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was making overtures for that purpose. But it was now too late. The king, maddened by the loss of Elgiva, rushed forward with blind and precipitate haste to Malpas, where the body of his murdered wife awaited a royal sepulture, and where was intrenched the haughty rebel who had brought her down to a premature grave. Deaf to every voice but that which from the inmost recesses of his soul cried for revenge, Edwin plunged wildly into his fate. Covered with wounds, he fell once more into the toils of his deadly enemy. An awful sound recalled him to momentary animation and strength. It was the low dirge from the choir of the neighbouring cathedral, chanting the funeral obsequies of Elgiva. He flew from his dying couch, cast himself with delirious ravings on her cold and inanimate form, and then, invoking the vengeance of heaven on their persecutor, descended with her to the grave.

Incomplete, and therefore inaccurate, as it is, this slight abridgment of the tale will show, that the dramatic action of "Edwin the Fair" is rather disastrous than tragical. We wit ness, indeed, the deadly conflict of thrones, spiritual and temporal. The sceptre falls from a feeble grasp, and the crozier is elevated in sanguinary triumph. But it is the triumph of power over weakness, of craft over simplicity, of mature worldly wisdom over childish inexperience. An overwhelming calamity befalls Edwin and Elgiva, but it is provoked neither by any gigantic guilt, nor by any magnanimous self-devotion. They perish, the victims of imprudence rather than of crime-of a rash marriage and a venial inconstancy. This is quite probable-quite in accordance with truths to be gathered from the experience of each passing day; but for that very reason, it is a fable which does not fulfil the laws imposed on the stage by Eschylus and Shakspeareby their imitators and their critics-or rather by reason and nature herself. It does not break up our torpid habitual associations. It excites no intense sympathy. It gives birth to no deep emotion, except, indeed, regret that vengeance does not strike down the oppressor. There is a failure of poetical justice in the progress and in the catastrophe of the drama. If it were a passage of authentic history, the mind might repose in the conviction that the Judge of all must eventually do right. But as it is a fiction, it is impossible not to repine that right is not actually done. Such unmerited disasters and prosperous injustice are, we know, consistent with the presence of a superintending Deity. But they do not suggest it. The handwriting on the wall has no pregnant meaning, nor mythic significancy. It is not apparently traced by the Divine finger, nor has the seer given us any inspired interpretation. It is one of those legends from which a moralist might deduce important lessons of prudence, but from which a dramatist could hardly evoke a living picture of the destiny of man-of man opposed and aided by powers mightier than his own, engaged in an unequal though most momentous conflict, impotent even when victorious, and majestic even when subdued.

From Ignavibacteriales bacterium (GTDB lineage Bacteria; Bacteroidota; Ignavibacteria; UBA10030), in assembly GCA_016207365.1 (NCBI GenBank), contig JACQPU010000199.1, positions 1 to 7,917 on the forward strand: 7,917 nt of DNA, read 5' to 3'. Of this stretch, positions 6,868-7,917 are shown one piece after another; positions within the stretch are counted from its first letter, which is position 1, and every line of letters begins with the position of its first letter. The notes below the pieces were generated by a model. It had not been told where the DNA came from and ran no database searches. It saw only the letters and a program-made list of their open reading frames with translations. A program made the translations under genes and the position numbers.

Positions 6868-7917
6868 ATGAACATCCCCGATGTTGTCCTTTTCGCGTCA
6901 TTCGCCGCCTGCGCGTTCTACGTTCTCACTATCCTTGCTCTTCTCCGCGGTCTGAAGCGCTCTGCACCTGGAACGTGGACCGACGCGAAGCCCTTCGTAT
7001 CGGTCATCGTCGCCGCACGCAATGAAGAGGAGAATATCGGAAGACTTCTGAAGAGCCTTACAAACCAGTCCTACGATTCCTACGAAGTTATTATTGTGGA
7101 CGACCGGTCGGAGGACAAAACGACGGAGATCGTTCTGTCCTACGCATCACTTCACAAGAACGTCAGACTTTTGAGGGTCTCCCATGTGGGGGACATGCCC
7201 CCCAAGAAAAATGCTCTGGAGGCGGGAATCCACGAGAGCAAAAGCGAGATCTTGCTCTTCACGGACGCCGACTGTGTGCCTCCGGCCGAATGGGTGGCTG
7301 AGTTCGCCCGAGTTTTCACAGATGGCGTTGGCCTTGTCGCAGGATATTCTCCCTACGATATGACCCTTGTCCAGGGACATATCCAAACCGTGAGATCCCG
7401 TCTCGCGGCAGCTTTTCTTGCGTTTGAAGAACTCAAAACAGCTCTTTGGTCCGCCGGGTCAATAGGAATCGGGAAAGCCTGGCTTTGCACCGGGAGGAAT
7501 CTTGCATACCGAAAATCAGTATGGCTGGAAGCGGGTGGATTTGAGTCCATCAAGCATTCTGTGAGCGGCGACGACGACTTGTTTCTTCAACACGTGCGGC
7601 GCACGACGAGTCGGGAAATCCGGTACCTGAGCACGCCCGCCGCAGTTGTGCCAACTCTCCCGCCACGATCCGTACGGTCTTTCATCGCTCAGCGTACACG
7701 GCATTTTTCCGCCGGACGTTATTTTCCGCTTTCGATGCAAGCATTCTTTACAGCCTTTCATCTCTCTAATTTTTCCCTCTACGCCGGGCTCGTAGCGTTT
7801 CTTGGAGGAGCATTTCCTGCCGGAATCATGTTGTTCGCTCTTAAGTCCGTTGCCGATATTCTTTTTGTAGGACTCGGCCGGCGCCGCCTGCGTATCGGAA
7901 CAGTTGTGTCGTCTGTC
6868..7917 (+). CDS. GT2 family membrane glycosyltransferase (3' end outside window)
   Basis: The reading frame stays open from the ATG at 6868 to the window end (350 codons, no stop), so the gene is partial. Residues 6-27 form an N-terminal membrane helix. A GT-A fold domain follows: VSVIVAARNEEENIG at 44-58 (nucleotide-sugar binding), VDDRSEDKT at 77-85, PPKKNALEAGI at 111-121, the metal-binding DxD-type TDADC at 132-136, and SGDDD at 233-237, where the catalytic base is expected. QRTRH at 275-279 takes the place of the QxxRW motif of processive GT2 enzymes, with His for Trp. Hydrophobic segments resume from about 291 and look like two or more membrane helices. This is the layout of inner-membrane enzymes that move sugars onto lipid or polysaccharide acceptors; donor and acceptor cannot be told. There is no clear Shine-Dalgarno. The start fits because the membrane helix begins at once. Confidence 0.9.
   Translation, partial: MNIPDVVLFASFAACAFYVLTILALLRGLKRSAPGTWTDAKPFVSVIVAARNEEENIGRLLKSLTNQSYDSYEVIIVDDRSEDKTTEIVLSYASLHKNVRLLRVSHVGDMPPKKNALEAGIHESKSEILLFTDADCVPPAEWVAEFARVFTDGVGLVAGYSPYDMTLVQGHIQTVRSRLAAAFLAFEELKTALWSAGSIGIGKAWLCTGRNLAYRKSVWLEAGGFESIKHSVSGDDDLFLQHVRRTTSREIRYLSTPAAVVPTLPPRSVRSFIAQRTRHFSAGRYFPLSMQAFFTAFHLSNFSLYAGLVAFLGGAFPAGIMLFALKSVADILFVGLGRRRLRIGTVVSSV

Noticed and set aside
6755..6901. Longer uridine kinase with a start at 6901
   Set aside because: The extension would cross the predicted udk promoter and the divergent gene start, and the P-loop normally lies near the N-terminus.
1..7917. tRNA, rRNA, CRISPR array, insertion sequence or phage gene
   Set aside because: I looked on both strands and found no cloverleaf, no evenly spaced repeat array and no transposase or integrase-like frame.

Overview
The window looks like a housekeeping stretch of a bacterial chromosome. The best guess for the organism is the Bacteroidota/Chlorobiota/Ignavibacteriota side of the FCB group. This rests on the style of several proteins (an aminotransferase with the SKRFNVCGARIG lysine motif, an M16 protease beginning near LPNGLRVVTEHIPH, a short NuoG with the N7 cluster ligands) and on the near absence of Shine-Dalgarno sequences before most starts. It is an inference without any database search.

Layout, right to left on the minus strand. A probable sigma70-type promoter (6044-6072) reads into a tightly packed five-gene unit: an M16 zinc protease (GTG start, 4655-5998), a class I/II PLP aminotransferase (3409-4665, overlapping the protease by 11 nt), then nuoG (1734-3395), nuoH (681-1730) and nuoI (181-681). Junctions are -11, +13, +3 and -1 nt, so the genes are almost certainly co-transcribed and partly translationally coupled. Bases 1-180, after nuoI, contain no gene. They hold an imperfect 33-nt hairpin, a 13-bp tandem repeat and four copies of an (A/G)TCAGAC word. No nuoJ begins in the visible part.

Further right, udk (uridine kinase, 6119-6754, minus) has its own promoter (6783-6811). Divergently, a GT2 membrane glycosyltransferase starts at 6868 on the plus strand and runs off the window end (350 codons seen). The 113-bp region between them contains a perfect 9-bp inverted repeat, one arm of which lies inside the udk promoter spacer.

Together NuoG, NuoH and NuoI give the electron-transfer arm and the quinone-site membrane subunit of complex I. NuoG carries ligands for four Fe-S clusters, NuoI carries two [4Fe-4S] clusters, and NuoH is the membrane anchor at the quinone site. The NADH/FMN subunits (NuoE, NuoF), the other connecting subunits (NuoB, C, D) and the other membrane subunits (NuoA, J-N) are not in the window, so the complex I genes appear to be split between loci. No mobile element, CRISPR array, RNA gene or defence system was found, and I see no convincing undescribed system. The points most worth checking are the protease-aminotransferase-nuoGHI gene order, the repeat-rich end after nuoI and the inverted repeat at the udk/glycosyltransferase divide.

This objection to the plot of his drama has evidently been anticipated by Mr. Taylor himself. He summons some dark clouds to gather around Dunstan at the moment of his success, and dismisses him from our view, oppressed by the only domestic sorrow to which his heart was accessible, and by omens of approaching calamity from an inroad of the Northmen. Thus the triumph of the wicked is tempered, and some endeavour is made to gratify, as well as to excite, the thirst for his punishment. It is hardly a successful attempt. The loss in mature life of an aged mother, is a sorrow too familiar and transitory to be accepted as a retribution for crimes of the deepest dye; and war, however disastrous to others, has seldom any depressing terrors for the rulers of mankind. Besides, there are yet some fetters, however light, which chronology will throw over the volatile spirit of poetry; and it is hard to forget the historical fact, that no Danish invasion ever disturbed the tranquillity of Dunstan; but that he lived and died in that century of repose, for which England was indebted to the wisdom and the valour of the two great predecessors of Edwin.

Mr. Taylor has therefore employed another and more effectual resource to relieve the inherent defects of the subject he has chosen. He avails himself of the opportunity it affords for the delineation and contrast of characters, which he throws off with a careless prodigality, attesting an almost inexhaustible affluence. In every passage where the interest of the story droops, it is sustained by the appearance of some new person of the drama, who is not a mere fiction, but a reality with a fictitious name. The stage is not possessed by its ancient tenants provided with a new set of speeches, but with recruits, who present some of the many aspects under which man has actually presented himself to a most sagacious and diligent observer. This, however, is not true of Dunstan, the most conspicuous of all those who contribute to the action or to the dialogue. He is drawn, not from actual life, but from books. In the great drama of society, which is acted in our age on the theatre of the civilized world, no part has been, or could be, assigned to a spiritual despot, in which to disclose freely the propensities and the mysteries of his nature. The poet has therefore taken the outline from the Anglo-Saxon chroniclers, and has supplied the details and the colouring from his own imagination. Hence the central figure is less congruous-less in harmony with itself than those of the group by which it is surrounded; but then it is more ideal, is cast in bolder relief, and is thrown off with greater force and freedom.

The real Dunstan, the recluse, the saint, and the statesman of the tenth century, had his full share of the inconsistencies which distinguish man as he is, from man as he is painted. He was endowed with all the faculties by which great actions are achieved, and with the temperament without which they are never under taken. Conversant in his early manhood with every science by which social life had then been improved, and by every art by which it had been embellished, his soul was agitated